"Pretend I'm not here," says Bryan Lebedevitch as I grab an 8-iron and take to the practice tee at the PGA West Golf Academy.
That’s easier said than done as I take 10 cuts with my ugly swing before the knowing eye (and video) of one of the desert's most lauded instructors.
A teacher at PGA West since 1998, Lebedevitch has been a fixture in Golf Digest's "Best" instructional ranks in recent years (Best in California and Best Young Teachers among the myriad recognitions).
VIDEO: Bryan Lebedevitch analyzes Judd Spicer's swing. Maybe you see yourself?
Foremost amid his host of accomplishments, Lebedevitch holds the renown of having taken Cristie Kerr to a pair of major championship wins while she became the first American to grab the No. 1 spot in the world's Rolex Rankings in 2010.
Kerr's full-time coach since 2004, Lebedevitch also works with a host of touring professionals, including South Korea's Mirim Lee, winner of two LPGA titles in her rookie season of 2014 and now the 17th-ranked player in the world.
"When working with talented players – and not just Tour professionals – it's more about helping the person mold themselves and trying to get the best that you can out of that person," Lebedevitch says.
In addition to coaching the globe's best, Lebedevitch also claims several mini tour players, Division-1 golfers and several Junior players among his stable.
"I look at each person as an individual who brings different sets, skills and problems," Lebedevitch says. "Really, what I'm trying to do is simplify things for the individual to help them get the most out of their own game. And that can be at the Tour level, or at the beginner level. It's just a question of the person that's in front of me."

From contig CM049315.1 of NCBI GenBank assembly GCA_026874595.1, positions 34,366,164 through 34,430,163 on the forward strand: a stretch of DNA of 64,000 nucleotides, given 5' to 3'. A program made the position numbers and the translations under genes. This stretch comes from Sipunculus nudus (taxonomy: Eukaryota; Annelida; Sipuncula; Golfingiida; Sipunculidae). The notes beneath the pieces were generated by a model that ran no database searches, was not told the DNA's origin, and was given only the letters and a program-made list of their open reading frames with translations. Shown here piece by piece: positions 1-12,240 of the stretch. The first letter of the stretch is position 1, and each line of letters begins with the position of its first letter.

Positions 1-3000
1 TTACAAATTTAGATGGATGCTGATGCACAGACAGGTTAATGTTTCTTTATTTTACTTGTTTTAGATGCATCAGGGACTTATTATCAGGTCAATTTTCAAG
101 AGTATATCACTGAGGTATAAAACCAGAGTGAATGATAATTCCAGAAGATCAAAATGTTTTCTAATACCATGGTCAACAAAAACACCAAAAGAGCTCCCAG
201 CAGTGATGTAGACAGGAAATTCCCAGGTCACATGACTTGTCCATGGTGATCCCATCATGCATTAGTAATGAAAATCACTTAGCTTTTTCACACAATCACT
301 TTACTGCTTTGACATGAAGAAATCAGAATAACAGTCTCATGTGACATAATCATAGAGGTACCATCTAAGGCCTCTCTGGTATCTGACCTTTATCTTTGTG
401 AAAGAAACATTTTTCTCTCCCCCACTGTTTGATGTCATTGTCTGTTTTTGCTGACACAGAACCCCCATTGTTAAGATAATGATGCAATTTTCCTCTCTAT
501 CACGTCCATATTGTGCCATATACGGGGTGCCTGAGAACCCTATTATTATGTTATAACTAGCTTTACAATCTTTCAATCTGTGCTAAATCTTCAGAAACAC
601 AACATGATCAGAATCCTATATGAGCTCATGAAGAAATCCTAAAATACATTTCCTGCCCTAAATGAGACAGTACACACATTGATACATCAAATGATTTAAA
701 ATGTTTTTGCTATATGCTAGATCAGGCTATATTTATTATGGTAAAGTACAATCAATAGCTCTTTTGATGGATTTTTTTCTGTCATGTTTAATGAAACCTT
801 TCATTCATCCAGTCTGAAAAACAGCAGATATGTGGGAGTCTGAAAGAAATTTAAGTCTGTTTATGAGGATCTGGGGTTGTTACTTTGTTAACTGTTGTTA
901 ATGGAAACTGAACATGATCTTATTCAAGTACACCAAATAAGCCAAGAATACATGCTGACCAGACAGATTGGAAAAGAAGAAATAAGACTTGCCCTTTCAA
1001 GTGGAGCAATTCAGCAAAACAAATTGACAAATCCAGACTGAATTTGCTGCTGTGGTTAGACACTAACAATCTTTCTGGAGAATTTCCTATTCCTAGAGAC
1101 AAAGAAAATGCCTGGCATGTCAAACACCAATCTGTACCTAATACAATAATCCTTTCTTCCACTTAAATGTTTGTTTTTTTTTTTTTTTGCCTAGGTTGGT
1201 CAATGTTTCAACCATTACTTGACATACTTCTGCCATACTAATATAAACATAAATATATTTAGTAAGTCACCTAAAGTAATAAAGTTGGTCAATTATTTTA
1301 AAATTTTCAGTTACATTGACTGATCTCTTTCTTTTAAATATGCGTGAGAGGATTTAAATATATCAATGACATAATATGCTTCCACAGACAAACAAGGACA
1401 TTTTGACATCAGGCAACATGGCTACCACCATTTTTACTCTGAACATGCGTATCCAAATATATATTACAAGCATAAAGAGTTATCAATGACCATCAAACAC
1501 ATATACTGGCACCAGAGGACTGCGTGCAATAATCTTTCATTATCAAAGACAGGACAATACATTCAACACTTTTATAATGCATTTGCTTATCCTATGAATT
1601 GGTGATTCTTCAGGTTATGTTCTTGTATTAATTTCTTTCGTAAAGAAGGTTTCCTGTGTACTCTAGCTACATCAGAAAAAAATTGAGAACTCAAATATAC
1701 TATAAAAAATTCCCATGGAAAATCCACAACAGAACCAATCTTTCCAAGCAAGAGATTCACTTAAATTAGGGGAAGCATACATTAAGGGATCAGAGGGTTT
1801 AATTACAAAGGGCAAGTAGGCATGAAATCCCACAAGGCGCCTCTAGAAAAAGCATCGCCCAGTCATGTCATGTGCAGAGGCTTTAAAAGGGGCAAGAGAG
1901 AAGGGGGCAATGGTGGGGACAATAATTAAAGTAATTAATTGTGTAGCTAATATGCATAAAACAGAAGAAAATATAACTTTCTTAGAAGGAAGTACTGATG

VIDEO: Bryan Lebedevitch summarizes what Judd needs to focus on to assist his ball position and club swing.
My unconventional (albeit not altogether ineffective) swing duly recorded, we head back to Lebedevitch's office to analyze and discuss.
What I Can Improve: He offers a proposal to refine my set-up, beginning with an approach that starts with the clubhead behind the ball instead of my improper (and it is) address that included (yes, past tense) a feet-first address.
"You really have to tap into what makes a person 'tick,'" Lebedevitch says of his approach to teaching. "To tap into what gets the best work out of that person, how can you make them more comfortable with what they're doing, their decisions on the course; there are so many other things that go into golf instruction than just swinging."
Lebedevitch says he doesn't work with a set teaching methodology. My experience is totally personalized and adroit: 90-minutes of my swing, my club, my game and suggestions for my improvement.
With four rounds in the five days following our session, I refer to Lebedevitch's videos on a near-daily basis. And though change is hard, the results do come and, across the rounds, I indeed find more consistency in ball-striking.
In short time, it's easy to understand the accolades. And I can only hope that another 90-minutes with Bryan Lebedevitch is in my future.
Video courtesy of Bryan Lebedevitch and PGA West Gold Academy.
PGA West Golf Academy, 56-150 PGA Boulevard, La Quinta, 760-564-7144, www.pgawestgolfacademy.com
Judd Spicer is a member of the Golf Writers Association of America. Have a golf tip or golf story idea to share? E-mail Judd: [email protected]
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See Judd's previous posts under Life on the Links.